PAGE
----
Cinco de Mayo wasn’t always about tacos and tequila, and it’s often mistaken for the Mexican Independence Day. The fifth day of May is actually the Anniversary of the Battle of Puebla. This holiday is celebrated in parts of Mexico and the United States in honor of a military victory in 1862 over Napoleon III’s French forces. The day is celebrated specifically in the state of Puebla with parades, speeches and reenactments of the 1862 battle.
So how did this celebration of a military victory for a region in Mexico become an excuse to drink and wear a fake mustache?
In 1862, the French invaded Mexico following a financially straining Mexican civil war. Napoleon III was intent on establishing a Mexican regime and the Mexican Republic soldiers prepared to face the intimidating French armies. Against the odds, Mexican forces held against the French at the Battle of Puebla, which was named after the city that the battle took place near. Even though the French eventually overtook the Mexican forces, the Battle of Puebla served as a rallying point for Mexican resistance troops. Later, with the help of American troops, Mexican forces eventually reclaimed their country from the French.
The Battle of Puebla Day was a national holiday throughout Mexico, but by the 1930s it had become an opportunity to celebrate Mexican heritage for the growing number of Mexican Americans then residing in the United States.
In the mid 20th century in the United States, the celebration of Cinco de Mayo became a means for Mexican immigrants to encourage pride in their Mexican heritage. Cinco de Mayo grew in popularity partly because of the introduction of the Good Neighbor policy implemented by President Franklin Roosevelt. During that time period the Good Neighbor Policy was the U.S. government’s effort to connect to neighboring countries in Central and Southern America.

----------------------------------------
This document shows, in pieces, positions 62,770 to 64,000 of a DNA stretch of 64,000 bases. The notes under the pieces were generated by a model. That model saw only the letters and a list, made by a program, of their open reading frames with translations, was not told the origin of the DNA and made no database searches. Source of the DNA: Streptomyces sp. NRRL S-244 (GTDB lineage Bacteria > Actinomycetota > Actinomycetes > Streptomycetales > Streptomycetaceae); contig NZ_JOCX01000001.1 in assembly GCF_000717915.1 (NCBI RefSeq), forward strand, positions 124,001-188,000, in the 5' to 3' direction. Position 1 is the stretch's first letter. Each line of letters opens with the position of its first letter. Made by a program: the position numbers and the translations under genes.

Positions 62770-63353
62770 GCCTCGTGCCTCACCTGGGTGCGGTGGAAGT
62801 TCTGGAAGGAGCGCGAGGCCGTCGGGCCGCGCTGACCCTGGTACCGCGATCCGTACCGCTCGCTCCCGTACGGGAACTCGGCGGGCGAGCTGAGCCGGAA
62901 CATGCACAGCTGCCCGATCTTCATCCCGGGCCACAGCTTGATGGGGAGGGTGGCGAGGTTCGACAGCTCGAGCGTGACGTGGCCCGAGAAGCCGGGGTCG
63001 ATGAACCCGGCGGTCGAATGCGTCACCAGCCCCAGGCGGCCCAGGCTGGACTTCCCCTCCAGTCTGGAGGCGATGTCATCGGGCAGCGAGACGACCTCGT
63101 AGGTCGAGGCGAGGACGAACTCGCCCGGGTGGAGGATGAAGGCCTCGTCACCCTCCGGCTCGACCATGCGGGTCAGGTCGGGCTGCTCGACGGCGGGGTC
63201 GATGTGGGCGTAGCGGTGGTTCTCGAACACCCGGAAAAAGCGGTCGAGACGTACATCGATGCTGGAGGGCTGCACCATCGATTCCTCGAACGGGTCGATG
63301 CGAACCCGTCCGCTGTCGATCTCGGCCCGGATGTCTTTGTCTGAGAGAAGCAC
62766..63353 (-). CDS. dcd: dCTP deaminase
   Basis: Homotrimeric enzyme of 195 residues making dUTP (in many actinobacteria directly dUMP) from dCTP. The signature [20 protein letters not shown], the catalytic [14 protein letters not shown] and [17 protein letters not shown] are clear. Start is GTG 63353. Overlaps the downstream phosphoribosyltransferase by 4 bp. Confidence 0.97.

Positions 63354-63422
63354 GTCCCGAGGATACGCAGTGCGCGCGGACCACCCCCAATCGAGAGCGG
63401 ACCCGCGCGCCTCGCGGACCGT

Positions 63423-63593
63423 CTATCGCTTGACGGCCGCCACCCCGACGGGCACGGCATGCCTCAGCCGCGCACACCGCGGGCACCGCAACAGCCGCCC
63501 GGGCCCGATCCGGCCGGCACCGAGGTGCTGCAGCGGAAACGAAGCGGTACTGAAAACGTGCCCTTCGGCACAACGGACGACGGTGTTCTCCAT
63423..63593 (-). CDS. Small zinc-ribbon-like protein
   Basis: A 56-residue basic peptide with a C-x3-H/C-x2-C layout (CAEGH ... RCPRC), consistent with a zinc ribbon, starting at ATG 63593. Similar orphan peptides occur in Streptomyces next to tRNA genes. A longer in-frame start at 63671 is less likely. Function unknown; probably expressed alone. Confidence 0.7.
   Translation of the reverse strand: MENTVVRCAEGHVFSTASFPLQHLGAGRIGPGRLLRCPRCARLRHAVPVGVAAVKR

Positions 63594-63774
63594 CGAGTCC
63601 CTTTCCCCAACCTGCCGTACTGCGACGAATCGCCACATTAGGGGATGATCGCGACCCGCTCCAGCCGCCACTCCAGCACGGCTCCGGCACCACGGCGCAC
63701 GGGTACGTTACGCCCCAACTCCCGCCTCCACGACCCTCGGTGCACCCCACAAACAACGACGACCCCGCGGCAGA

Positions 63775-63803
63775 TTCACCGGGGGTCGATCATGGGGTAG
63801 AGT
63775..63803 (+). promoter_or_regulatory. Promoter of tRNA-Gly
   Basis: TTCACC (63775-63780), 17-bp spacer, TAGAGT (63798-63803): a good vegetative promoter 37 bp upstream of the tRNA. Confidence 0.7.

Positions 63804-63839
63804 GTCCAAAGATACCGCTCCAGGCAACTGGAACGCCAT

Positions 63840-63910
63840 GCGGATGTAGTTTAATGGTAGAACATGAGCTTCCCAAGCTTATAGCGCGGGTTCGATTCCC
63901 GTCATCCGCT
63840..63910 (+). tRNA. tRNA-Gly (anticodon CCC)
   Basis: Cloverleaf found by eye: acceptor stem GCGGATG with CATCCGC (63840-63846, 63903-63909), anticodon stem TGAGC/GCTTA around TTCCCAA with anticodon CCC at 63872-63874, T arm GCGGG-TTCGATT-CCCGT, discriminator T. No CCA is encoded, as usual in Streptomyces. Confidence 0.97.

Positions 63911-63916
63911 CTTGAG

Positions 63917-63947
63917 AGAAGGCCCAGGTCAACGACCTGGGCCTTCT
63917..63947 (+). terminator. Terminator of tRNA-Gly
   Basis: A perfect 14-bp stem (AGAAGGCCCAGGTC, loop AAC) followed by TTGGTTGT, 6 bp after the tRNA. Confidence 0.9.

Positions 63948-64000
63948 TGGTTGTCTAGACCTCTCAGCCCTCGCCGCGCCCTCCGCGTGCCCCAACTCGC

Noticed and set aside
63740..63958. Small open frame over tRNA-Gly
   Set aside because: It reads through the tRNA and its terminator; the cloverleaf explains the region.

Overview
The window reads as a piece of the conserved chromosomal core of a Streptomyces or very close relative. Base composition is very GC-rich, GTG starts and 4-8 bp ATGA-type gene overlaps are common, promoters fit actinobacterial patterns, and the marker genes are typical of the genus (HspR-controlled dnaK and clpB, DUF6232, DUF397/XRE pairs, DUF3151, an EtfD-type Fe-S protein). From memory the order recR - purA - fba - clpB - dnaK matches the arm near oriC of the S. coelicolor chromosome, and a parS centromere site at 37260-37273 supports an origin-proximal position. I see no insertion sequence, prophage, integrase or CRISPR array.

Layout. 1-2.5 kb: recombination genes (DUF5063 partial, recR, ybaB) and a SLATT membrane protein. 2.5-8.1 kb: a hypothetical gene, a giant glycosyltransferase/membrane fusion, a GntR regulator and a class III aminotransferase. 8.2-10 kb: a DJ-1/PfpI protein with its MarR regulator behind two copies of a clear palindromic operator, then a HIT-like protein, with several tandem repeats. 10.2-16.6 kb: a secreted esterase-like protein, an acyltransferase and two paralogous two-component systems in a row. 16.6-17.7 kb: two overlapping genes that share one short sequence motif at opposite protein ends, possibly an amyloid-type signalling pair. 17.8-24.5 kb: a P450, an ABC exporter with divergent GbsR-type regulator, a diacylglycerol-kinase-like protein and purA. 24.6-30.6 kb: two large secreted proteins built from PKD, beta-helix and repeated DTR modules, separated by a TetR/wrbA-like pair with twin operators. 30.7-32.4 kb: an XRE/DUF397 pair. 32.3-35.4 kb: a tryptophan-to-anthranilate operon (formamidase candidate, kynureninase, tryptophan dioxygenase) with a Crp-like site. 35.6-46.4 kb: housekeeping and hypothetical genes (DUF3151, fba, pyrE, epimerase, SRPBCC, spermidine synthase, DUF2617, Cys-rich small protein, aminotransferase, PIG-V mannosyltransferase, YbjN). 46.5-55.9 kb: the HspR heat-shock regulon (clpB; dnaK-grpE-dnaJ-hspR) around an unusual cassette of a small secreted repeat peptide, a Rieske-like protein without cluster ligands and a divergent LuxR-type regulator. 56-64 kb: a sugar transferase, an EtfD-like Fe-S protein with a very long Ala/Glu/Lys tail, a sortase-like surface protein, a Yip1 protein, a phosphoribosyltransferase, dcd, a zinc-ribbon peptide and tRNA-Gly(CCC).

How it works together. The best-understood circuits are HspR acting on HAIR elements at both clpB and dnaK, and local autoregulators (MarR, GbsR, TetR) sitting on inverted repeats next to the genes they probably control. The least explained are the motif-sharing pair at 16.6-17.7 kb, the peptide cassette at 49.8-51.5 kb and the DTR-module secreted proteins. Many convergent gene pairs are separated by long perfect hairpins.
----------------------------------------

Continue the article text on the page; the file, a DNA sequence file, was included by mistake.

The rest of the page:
The holiday’s popularity grew in the 1960s, when Chicano activists embraced the holiday as a way to increase pride among Mexican-Americans. Over time, Mexican-Americans’ festivities evolved into an inclusive celebration of Mexican heritage.
Ultimately, the holiday became so prominent that Americans with no Mexican heritage began to participate in the festivities as well. As a result, large companies began getting involved to make Cinco de Mayo into a profitable enterprise. However, as Cinco de Mayo became more mainstream, so did its focus — and with that, the holiday’s true origins were mostly forgotten. Enthusiasm for the holiday did not really become popularized until it was linked with the promotion of Mexican alcoholic beverages like Cervezas and Margaritas. Many American celebrations tended to maintain negative stereotypes of Mexicans and promoted excessive drinking.
Cinco de Mayo events are often sponsored by beer companies. In the early 1980s, Anheuser Busch and Miller each created Hispanic marketing departments and began sponsoring these celebrations, according to Business Insider. Cinco de Mayo — once a regional celebration of a military victory — transformed into tacos, tequila and mexican beer, with the occasional sombrero thrown in. Cinco de Mayo’s commercialization isn’t too different from other popular ethnic holidays and festivals like St. Patrick’s Day and Oktoberfest, both of which have been turned into Americanized party holidays.